WILLIAM S. BIDDLE, M. D., of Haleyville, was born at Normandy Station, Bedford county, Tenn., Feb. 15, 1865. His paternal grandparents, Samuel and Sallie (Quinn) Biddle, came to Alabama at an early date and settled near Fort Payne, De Kalb county, where they raised a large family of children, one of whom was James C. Biddle, father of the subject of this sketch. He was born in 1839 and until after the Civil war was engaged in farming. At the beginning of the war he enlisted in the Confederate service and served until almost the final close of hostilities. Since 1868 he has been engaged in the practice of medicine, the greater part of the time at Earl, Ark. He married Temperance E. Smith, born near Fort Payne, and reared a family of five children, of which William S. is the eldest. The second son, Benjamin F., was murdered at Alene, Ark., by a man named Thomas Smith, March 12, 1894.
Dr. William S. Biddle received a telegram at Haleyville, announcing the sad event, and, after making a rapid drive over thirty miles of country, caught a fast train and started in pursuit of the murderer. The chase lasted two and a half months, leading through the Indian Territory, Texas, and ending at Pueblo, Colo., where Smith was captured. Dr. Biddle brought him back to Alene, and turned him over to the authorities. The incident is mentioned here to show the determination of the man, who does not grow faint in the presence of great obstacles.
Dr. Biddle was educated in the common schools and after leaving school clerked for two years for Charles Haley, of Haleyville. He then undertook merchandising on his own account, in which he was successful for three years, when he sold out his business to accept a position as deputy United States marshal for the Northern district of Alabama, under J. C. Musgrove. As a deputy it fell to his lot to arrest some of the worst violators of law ever known to Northern Alabama. He faithfully discharged his duty on all occasions and has traveled miles over the hills in pursuit of moonshiners, etc., rarely failing to bring his man to justice. One happy feature of his career as an officer of the law is that, although he sent several bad men to prison, he always managed to retain the respect and even the good will of those whom he arrested. After retiring from the marshal’s office he again engaged in merchandising, locating at Albertville, in Marshall county. He continued in this business until 1898, when he removed to Little Rock, Ark., and took up the practice of medicine, trading in real estate in the meantime. He has recently returned to Haleyville, where he is now interested to a considerable extent in real estate operations. Dr. Biddle is the manufacturer of a proprietary remedy in the form of a hair tonic and restorer, which has met the approval of those who have tried it, and with which he is doing well, his sales increasing every year.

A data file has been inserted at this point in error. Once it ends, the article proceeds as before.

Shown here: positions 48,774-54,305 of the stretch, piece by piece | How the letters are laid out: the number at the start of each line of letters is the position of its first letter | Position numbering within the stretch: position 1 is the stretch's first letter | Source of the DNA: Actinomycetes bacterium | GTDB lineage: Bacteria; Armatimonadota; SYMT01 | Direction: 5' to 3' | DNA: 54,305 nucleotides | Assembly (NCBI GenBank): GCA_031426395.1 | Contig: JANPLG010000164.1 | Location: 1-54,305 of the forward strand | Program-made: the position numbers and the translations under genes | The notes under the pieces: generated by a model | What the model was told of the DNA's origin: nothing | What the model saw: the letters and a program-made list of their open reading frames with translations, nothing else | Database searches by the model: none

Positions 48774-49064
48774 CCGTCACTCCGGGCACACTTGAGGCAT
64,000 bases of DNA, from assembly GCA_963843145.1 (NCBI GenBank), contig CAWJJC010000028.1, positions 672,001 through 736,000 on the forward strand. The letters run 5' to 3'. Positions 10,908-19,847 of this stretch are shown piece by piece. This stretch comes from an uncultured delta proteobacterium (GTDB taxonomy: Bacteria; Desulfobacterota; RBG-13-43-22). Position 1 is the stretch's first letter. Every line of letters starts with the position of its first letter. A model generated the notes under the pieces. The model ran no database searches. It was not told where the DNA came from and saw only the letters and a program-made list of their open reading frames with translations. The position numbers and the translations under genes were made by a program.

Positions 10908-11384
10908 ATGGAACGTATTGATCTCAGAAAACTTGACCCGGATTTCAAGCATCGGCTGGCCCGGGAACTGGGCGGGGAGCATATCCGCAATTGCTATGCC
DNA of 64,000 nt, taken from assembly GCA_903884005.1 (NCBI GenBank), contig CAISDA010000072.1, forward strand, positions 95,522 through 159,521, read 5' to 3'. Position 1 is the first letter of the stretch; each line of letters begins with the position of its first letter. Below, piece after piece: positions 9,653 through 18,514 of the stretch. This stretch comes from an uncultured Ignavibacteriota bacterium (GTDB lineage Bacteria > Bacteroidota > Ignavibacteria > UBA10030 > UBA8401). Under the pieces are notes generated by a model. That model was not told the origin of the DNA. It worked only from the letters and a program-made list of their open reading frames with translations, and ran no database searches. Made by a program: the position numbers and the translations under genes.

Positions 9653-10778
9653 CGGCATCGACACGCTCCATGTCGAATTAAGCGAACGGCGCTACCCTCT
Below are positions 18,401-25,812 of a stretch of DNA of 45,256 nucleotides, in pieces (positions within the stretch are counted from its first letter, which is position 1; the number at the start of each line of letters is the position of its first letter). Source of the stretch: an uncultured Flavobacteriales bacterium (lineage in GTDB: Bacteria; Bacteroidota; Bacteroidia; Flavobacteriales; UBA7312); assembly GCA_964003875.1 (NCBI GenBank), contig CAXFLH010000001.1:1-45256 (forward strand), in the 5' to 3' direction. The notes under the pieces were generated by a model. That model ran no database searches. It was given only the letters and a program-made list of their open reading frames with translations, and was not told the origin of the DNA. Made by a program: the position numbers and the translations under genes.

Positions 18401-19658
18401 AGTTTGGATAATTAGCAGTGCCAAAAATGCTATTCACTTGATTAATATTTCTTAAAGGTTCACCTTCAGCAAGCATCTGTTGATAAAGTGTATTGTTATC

On April 19, 1887, he was united in wedlock to Viola Ware, a daughter of Gilbert and Mary A. (Wilson) Ware, of North Alabama, and three children have come to the union; Jesse B., Willie and Glenn. The two older boys are printers by trade, and although quite young they ran the Albertville Banner for a while during the residence of their father in that town. Willie won a scholarship in the Agricultural college, at Albertville, by his deportment and standing in the public schools. He and Glenn are both earnest workers in the Methodist Episcopal church.
Dr. Biddle is a member of the Christian church, and was secretary of Haleyville lodge, No. 464, Free and Accepted Masons, for several years. As a citizen he has a high standing in the community where he resides. He is a genial, companionable gentleman, but he finds his greatest enjoyment in the society of his wife and children.”
Source: Notable Men of Alabama,Vol. 2, by Joel Campbell Dubose, Southern Historical Association, Atlanta, Ga., 1904, pages 382-3